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In and Out of the Political Spotlight

Donald Stokes
Donor Experience Officer Donald Stokes already boasts a storied career, including stints with Cory Booker and Joe Biden. And he’s just getting started.
By: Sarah Sweeney

When employees take a personal day, they might sleep in, finish some errands, maybe go get a pedicure or that overdue oil change.

But if you’re Donald Stokes, you attend an inauguration. 

At the start of January, the Donor Experience Officer at Endicott took a day off to return to the political spotlight, celebrating Mayor Joyce Craig’s two-year term at the Palace Theater in Manchester, N.H., where Stokes lives. 

It was a homecoming, of sorts. Stokes interned under Craig while an undergraduate at St. Anselm College in Manchester. At the time, Craig had just launched her first bid for mayor of the city, and Stokes’ duties included “knocking on doors, making phone calls, organizing other volunteers” in a hard-fought election that showed him the major downside of politics—defeat.  

“That was 2015,” he continued, “and we lost that campaign by 12 votes.” 

As a swing state, what happens in New Hampshire has long been viewed as a bellwether for national politics, which is exactly what Stokes liked about it. 

Born and raised in Newark, N.J., Stokes was always interested in the workings of government. At St. Benedict’s Prep, one of Stokes’ teachers recommended St. Anselm College for its immersive political opportunities and history of hosting presidential debates. 

The college felt familiar to Stokes in all the right ways. It was a monastic campus like St. Benedict’s, so he understood the community and what it stood for, though he was especially drawn to the Institute of Politics—even if the New Hampshire weather was a damper.  

“It hailed, it sleeted, and then the sun came up,” recalled Stokes. 

At St. Anselm, Stokes worked with the on-campus Multicultural Center, getting involved with a diversity and inclusion task force and helping to hire the college’s first chief diversity officer.  

He also took another internship—this time, in the New Hampshire legislature. 

“That was a good training ground for me to help me in my career,” he said. “It was all about building relationships and learning how the state operates, and it served me well because I got to know all the state reps. And when it’s time to hire for their presidential campaign, they hire the guy with all the contacts.” 

After graduation, Stokes—the guy with all the contacts—was there for Craig’s second mayoral bid. This time she won, becoming Manchester’s first female mayor in 2017.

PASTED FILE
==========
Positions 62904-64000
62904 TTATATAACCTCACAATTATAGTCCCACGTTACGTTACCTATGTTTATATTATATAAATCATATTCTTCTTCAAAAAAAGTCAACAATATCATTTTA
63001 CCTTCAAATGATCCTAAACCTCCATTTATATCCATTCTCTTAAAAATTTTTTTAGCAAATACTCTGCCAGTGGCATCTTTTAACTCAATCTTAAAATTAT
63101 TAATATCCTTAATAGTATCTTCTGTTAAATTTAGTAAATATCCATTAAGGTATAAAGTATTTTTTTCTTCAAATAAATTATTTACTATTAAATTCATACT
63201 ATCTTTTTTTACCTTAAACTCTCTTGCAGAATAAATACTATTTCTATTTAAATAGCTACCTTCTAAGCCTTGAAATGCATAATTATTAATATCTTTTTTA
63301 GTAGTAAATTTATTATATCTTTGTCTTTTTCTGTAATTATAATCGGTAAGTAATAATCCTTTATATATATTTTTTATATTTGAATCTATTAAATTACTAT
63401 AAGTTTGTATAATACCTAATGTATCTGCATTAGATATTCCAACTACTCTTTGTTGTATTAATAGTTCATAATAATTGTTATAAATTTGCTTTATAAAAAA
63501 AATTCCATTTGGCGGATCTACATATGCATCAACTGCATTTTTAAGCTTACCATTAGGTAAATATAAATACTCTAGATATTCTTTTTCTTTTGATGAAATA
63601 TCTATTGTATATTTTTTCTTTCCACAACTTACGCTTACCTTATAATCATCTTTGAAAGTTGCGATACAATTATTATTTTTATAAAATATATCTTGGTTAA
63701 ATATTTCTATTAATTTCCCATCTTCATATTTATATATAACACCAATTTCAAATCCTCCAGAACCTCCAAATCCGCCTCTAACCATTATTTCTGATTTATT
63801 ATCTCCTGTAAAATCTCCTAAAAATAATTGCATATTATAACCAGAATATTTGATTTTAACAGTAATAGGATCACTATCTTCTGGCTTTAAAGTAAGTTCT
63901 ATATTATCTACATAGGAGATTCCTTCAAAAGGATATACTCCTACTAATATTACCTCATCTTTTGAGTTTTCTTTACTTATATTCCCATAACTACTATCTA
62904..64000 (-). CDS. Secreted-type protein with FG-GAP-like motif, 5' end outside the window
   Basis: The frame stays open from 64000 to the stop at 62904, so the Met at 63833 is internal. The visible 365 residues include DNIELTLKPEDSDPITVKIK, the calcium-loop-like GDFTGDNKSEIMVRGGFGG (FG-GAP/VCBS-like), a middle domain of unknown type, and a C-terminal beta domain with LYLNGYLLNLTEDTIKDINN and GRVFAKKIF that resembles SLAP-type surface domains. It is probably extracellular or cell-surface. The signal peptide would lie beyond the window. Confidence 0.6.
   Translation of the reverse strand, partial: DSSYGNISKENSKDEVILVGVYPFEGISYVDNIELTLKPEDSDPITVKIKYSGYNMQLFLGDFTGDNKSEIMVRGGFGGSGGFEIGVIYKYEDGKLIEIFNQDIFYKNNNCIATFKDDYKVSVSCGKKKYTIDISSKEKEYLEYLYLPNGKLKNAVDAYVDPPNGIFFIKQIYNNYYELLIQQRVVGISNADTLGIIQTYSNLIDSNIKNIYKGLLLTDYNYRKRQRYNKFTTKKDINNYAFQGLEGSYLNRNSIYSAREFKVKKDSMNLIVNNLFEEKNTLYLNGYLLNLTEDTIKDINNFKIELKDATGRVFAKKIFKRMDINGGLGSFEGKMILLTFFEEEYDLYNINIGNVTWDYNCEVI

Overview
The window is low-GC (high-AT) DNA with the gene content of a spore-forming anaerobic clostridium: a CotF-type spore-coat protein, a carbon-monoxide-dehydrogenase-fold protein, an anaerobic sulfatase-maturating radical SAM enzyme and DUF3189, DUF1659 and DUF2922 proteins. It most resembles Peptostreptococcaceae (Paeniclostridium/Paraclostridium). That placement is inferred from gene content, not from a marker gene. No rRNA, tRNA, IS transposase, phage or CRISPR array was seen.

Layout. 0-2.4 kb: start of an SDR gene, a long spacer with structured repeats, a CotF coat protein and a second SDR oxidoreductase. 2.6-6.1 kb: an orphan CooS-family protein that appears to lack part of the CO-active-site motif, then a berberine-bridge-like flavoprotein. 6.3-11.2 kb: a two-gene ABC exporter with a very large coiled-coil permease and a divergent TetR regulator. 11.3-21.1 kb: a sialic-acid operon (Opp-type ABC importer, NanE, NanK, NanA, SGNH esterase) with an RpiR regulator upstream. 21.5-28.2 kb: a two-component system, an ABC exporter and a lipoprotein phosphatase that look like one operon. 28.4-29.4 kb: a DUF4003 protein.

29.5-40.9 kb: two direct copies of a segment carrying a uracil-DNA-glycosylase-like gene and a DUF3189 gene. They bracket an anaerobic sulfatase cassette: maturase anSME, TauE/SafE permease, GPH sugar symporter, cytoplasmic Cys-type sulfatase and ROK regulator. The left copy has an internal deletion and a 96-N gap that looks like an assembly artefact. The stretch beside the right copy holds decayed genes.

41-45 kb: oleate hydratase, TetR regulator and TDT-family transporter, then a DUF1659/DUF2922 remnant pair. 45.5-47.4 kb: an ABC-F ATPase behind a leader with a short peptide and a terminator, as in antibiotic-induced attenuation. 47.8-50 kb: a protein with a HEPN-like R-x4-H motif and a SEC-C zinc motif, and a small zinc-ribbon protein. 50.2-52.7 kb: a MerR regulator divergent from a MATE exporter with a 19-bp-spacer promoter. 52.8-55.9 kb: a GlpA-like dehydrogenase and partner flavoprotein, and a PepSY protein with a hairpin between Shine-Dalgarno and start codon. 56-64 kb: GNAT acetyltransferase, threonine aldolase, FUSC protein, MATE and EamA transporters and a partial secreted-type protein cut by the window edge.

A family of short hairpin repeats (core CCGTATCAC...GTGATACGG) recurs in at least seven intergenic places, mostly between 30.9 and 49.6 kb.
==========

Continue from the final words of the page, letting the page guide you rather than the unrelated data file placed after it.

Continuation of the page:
Stokes became Craig’s director of community engagement events before pivoting into a role as deputy political director for Senator Cory Booker’s presidential run. When that ended, Stokes took a lobbyist job with the Professional Firefighters of New Hampshire union until he received a call from a friend working for Joe Biden.

“She asked me if I was interested in being the campaign’s political director for New Hampshire and I said, ‘Yes! It’s a presidential campaign!’ Who wouldn’t be interested in that?” 

But with increasing political divisiveness and a pandemic on top, Stokes called it a “gruesome, hostile election.”  

“We were doing things we never did before, like drive-thru events and car rallies,” he said. “It was really a different campaign, and then there were all the safety protocols we had to think about. It was tough.”

But it was also a dream come true. 

“When I first entered politics, my boss asked me, ‘Where do you see yourself in 10 years?’” said Stokes, who was 21 at the time. 

“I said, ‘I’ll be working on a presidential campaign in 10 years,’” he remembered. “But I worked on a presidential campaign when I was 24 going on 25—and usually people don’t hold those positions until their 30s, so it was really mind-boggling.” 

After the 2020 election, however, Stokes found himself teetering on the cusp of burnout and seeking something different. “A state senator once told me, ‘Donald, there’s more to life than politics,’” he said.  

At Endicott, “the work I do now is similar to politics,” he said. “It’s still about building and maintaining relationships with fellow alumni, parents, and friends of the College.”

But where does Stokes see himself 10 years from now? 

“I do see myself running for something, not knowing what that is yet,” he mused. “I can’t really say where I’ll be, but I’m always going to be doing a job that helps people.”